i watched the alternative news reports – the 10s of thousands who marched on washington, d.c. demanding the keystone xl pipeline be scrapped and real work on climate change be done. obama wasn’t even there – he was golfing with celebrities and oil tycoons. seriously. but then what i really thought about was the march on washington 1963. it’s february – black history month – and democracy now! has been running relevant stories throughout the month including some on the civil rights movement. and i think: the march on washington wasn’t THE work – it was part of the work; it was the gathering of people who worked on ‘the birmingham campaign’ or in montgomery or detroit. but the march wasn’t the work – it was, in many ways, the culmination of work. the changes that happened in regards to segregation and institutional discrimination and voting happened town by town and, yes, then that led to national legislation and some shifts in perspective and society. but hundreds of thousands of people didn’t just show up one day in the capital – it was years in the making, in the building.
but we get it all backwards now – we think the marches are the work. obviously, 10s of thousands of people didn’t magically just get to d.c. last week either – the work must be being done – but is it THE work to get people to d.c.? i wonder. i’ve lived in three cities in the last decade and enviromental work, work on climate change hasn’t been anywhere i could clearly see – and i’ve been active in organizing communities. in the last year or two, i’ve actively sought it out. i haven’t gotten very far.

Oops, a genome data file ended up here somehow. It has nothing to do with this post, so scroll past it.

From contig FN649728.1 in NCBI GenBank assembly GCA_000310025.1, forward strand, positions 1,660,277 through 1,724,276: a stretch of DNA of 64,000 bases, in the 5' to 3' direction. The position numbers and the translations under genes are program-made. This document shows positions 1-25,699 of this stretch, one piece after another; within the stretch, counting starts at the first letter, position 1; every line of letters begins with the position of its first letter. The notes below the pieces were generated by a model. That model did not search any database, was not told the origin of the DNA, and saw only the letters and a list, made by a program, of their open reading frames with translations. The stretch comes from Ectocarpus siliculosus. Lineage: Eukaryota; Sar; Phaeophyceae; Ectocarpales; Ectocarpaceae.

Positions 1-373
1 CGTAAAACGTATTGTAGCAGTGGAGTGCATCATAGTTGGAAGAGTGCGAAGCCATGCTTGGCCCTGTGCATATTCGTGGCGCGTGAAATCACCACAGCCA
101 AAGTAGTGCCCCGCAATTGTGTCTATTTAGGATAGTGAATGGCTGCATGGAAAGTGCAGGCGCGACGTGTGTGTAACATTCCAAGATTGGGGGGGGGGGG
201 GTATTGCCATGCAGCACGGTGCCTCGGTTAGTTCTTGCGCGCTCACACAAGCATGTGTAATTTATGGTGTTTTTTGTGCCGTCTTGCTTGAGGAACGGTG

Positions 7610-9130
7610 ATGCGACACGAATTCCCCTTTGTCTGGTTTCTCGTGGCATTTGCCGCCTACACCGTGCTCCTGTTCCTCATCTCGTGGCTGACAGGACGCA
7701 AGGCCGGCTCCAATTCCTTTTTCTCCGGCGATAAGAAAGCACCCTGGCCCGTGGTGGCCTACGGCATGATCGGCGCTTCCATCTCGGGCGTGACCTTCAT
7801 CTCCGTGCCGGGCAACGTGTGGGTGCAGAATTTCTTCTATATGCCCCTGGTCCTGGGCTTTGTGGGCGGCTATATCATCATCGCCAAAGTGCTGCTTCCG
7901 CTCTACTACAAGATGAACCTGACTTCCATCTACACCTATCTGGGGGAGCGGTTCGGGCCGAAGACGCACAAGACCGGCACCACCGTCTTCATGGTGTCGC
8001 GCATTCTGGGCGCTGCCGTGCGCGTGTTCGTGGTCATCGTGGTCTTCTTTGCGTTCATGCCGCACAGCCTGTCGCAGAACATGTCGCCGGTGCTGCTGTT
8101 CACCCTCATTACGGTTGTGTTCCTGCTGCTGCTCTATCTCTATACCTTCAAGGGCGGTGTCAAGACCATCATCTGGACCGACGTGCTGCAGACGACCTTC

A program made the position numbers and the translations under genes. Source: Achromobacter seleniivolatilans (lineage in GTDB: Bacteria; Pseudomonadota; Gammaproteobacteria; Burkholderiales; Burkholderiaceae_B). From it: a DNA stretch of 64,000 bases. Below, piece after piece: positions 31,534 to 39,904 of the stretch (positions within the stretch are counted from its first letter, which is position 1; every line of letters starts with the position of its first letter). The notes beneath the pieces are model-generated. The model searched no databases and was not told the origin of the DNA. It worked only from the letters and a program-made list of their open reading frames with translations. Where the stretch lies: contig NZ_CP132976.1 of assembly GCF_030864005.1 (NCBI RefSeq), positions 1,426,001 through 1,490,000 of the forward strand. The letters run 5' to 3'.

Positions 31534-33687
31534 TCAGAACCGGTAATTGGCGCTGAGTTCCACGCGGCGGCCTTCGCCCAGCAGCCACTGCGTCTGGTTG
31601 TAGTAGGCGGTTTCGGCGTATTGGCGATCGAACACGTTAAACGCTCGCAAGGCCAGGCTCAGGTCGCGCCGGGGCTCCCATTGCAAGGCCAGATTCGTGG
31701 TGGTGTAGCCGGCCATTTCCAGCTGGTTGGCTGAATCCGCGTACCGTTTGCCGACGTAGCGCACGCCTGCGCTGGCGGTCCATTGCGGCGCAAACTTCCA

look, i’m not trying to be a jerk but who are and where from are the people in d.c.? what do they do in their communities? i don’t see this. i’ve been in and around organizing communities for over a decade – what matters is the affect on neighborhoods and towns and communities.
climate change is such an intensely serious issue and i look online and read pamphlets and go to events and i’m trying like hell to find work that doesn’t feel like begging for legislative change that even if it somehow happened, wouldn’t even really be binding or necessarily effective in anywhere near the time necessary to do any good. it’s really frustrating. and i feel like i hear about inspiring organizing happening out there but why is it so hard to find? i’m not trying to lay down some stupid activist credentials above, i’m trying to point out that i’ve been out there, trying like hell to have somebody organize me and i’ve only come up short. this is where my optimism begins to falter.
we live in a corporate oligarchy where the state’s primary purpose is to ensure the free hand of the market’s exploitation of the planet and all it’s resources from tar sands to sweatshop workers. and yet we’re going to ask that state to side with us? never gonna happen – not nearly in time.
you wanna go yell at obama to stop keystone xl? fine. but it better not be the big play. this is where i’m losing it. i’m watching too many white folks go ask the energy companies and their state for concessions and i wonder if this is it.